- What is a meta description?
- Why do meta descriptions matter for SEO?
- Difference between Meta Description and a Snippet
- Where do I set my meta description
- What is the optimal meta description?
- 2 - Give a reason to click
- When is my meta description shown?
- Measuring success
- Using SiteGuru to audit meta descriptions
A meta description is a short description of a web page. The meta description is not visible to the visitor: it is only in the source of the website, but it plays a large role in getting visitors to your site.
Meta descriptions are an indirect ranking factor. A good meta description will not automatically make your website rank higher in Google, as they announced back in 2009. It does, however, have a big effect on your SEO performance.
Google often shows the meta description in the search engine results page (SERP). It's one of the first impressions of your website for searchers.
You can see the page title as a pick-up line for your website: a good meta description tells searchers what you have to offer, and why they should click on your result. It is a way to increase the CTR (Click Through Rate) from Google to your website.
Ideally, a meta overview explains what the page contains and what users may expect to see. The website owners can incorporate a meta description to tell search engines like Google what you want to describe what this page is about, while Google offers snippets based on the search results.
Google prefers your meta descriptions and can use your meta description as samples for your pages if your description text suits the user's query.
Their goal is to provide accurate snippets; snippets are typically focused on their algorithm rather than your explanation, as your explanation might not be as useful to site results or meet their guidelines.
They will have their own snippet based on the results from your page content.
Here is an example of how your meta description can show on SERP:
Here's what happen when you type in "structure of page" on Google SERP:
Notice that the words "Page", "Structure" is shown as bold. If the meta description isn't fully optimized, Google tends to find relevant section of the content and display it on the results page. This is why optimizing meta description is so important. A fully optimized meta description that relates to the search is how you can increase your CTR and overall clicks and ranking position
In reality, according to an ACM Queue report, less than one-third of Google's search results contain a rich Schema.org markup snippet.
The meta description is set in the head of your website, like this:
<meta name="description" content="Here is my unique, compelling meta description that will make you click on my website"> ...
Most Content Management Systems (CMS), like Wordpress or Drupal, will let you enter a meta description for every page.
Google has about 120 to 170 characters of space for your meta description. Try to stick to that limit to make sure it's fully visible in the search result. If it's longer, Google will add ellipsis and remove anything that doesn't fit. As shown below, this doesn't look great:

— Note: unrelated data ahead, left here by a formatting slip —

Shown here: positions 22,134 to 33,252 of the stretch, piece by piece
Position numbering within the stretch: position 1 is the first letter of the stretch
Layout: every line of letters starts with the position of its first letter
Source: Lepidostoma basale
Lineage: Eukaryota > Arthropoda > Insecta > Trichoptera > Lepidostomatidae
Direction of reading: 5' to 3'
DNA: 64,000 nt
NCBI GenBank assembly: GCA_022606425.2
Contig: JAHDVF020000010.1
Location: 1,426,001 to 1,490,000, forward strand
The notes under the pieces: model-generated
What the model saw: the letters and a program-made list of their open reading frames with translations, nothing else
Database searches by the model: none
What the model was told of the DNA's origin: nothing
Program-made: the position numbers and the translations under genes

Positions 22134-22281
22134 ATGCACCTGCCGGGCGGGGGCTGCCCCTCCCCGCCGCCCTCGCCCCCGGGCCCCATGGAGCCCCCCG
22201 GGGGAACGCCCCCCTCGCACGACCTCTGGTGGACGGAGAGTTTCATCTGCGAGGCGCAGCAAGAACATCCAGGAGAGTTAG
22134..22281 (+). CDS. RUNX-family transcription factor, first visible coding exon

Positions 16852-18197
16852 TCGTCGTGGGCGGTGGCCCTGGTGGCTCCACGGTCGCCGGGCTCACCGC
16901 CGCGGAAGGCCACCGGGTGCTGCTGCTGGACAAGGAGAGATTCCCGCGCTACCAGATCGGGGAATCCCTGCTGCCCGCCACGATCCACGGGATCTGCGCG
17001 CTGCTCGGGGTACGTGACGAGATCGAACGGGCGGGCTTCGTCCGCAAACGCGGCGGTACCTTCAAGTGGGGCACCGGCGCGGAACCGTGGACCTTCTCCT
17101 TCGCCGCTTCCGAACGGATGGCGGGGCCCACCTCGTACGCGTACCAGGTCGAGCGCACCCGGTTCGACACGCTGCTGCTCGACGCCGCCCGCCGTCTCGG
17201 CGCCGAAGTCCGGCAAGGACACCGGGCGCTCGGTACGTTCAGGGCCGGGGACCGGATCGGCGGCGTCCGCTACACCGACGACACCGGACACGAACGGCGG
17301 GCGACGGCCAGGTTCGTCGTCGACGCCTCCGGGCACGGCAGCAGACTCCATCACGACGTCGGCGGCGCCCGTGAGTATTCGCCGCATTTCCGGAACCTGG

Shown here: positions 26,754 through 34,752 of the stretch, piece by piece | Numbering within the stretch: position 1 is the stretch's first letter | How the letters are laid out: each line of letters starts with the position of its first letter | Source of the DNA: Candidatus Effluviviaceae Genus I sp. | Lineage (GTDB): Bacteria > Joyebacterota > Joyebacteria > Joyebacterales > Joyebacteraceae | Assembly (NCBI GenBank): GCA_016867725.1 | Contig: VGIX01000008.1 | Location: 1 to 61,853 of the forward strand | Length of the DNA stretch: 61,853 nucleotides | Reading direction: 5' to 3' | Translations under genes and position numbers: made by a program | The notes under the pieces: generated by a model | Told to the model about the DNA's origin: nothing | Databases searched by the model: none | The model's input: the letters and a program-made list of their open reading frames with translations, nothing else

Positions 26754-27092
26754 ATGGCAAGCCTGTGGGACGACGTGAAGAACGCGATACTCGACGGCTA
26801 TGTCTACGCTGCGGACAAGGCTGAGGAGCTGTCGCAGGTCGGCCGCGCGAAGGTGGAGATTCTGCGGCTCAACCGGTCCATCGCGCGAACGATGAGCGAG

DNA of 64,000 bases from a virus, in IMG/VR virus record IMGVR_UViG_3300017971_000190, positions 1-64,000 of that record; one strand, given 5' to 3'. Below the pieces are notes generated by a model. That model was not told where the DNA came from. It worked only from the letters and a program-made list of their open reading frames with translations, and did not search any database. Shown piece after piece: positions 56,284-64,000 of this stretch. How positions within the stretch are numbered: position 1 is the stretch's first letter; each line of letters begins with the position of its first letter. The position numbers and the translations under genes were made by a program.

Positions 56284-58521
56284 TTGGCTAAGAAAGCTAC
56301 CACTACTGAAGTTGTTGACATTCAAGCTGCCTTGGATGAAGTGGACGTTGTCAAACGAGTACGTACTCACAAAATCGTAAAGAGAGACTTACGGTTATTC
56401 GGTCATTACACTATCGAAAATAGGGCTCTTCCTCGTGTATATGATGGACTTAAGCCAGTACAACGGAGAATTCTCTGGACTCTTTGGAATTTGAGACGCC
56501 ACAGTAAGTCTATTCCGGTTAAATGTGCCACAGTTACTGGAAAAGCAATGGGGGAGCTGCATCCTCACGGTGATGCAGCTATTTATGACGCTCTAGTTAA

Think of your site's meta descriptions as mini advertisements that influence a searcher to visit your page. One of the most effective ways to do that is to give a user a reason to click your site, over any of the others shown next to you.
An easy route to doing this is to use your business' unique selling propositions (USPs). What makes your brand different? Do you offer a better service, have a 2-year warranty on your product or give customers free insured delivery?
Whatever you offer, let people know about it before they visit your site, through this meta tag. Here's a great example of QuickBooks' USP – a free 30-day trial – highlighted in their meta description:
Does your web page answer a question for a searcher? Then it's a good idea not to show the full answer in the meta description. If you do, the searcher doesn't have to leave Google to find the answer and has no reason to click on your website. Great for the searcher, not so great for you.
The trick is to show that you know the answer to his question, without giving everything away.
All your pages are unique, so they all deserve a unique meta description. Don't be lazy and copy and paste: write unique, compelling meta descriptions.
Do you have hundreds or thousands of different pages, for instance on your webshop? Try to automatically generate unique meta descriptions using the unique properties of your products.
More and more often, Google is not showing the meta description in the search results. If it finds a more applicable text snippet on your web page that better matches the searcher's intention, it will often show that snippet instead of the meta description.
Although this reduces the importance of the meta description somewhat, we still recommend spending some time on them. Especially for your important pages, a good meta description can enhance the CTR (Click Through Rate) from Google, resulting in more organic traffic.
The quality of your meta description is largely defined by the CTR, or Click Through Rate, from search engines. A high click-through rate often means your meta description is doing it's job.
On the other hand, if your CTR is low, it could be because there is something wrong with your meta description. Read more about analyzing your CTR in our article about page titles.
Checking all your meta descriptions can be a hassle, especially as your website grows. SiteGuru checks the meta descriptions of all your pages for length and uniqueness. We also show you a full list of all your meta descriptions to quickly audit them, without having to visit every single page.
The meta description report in SiteGuru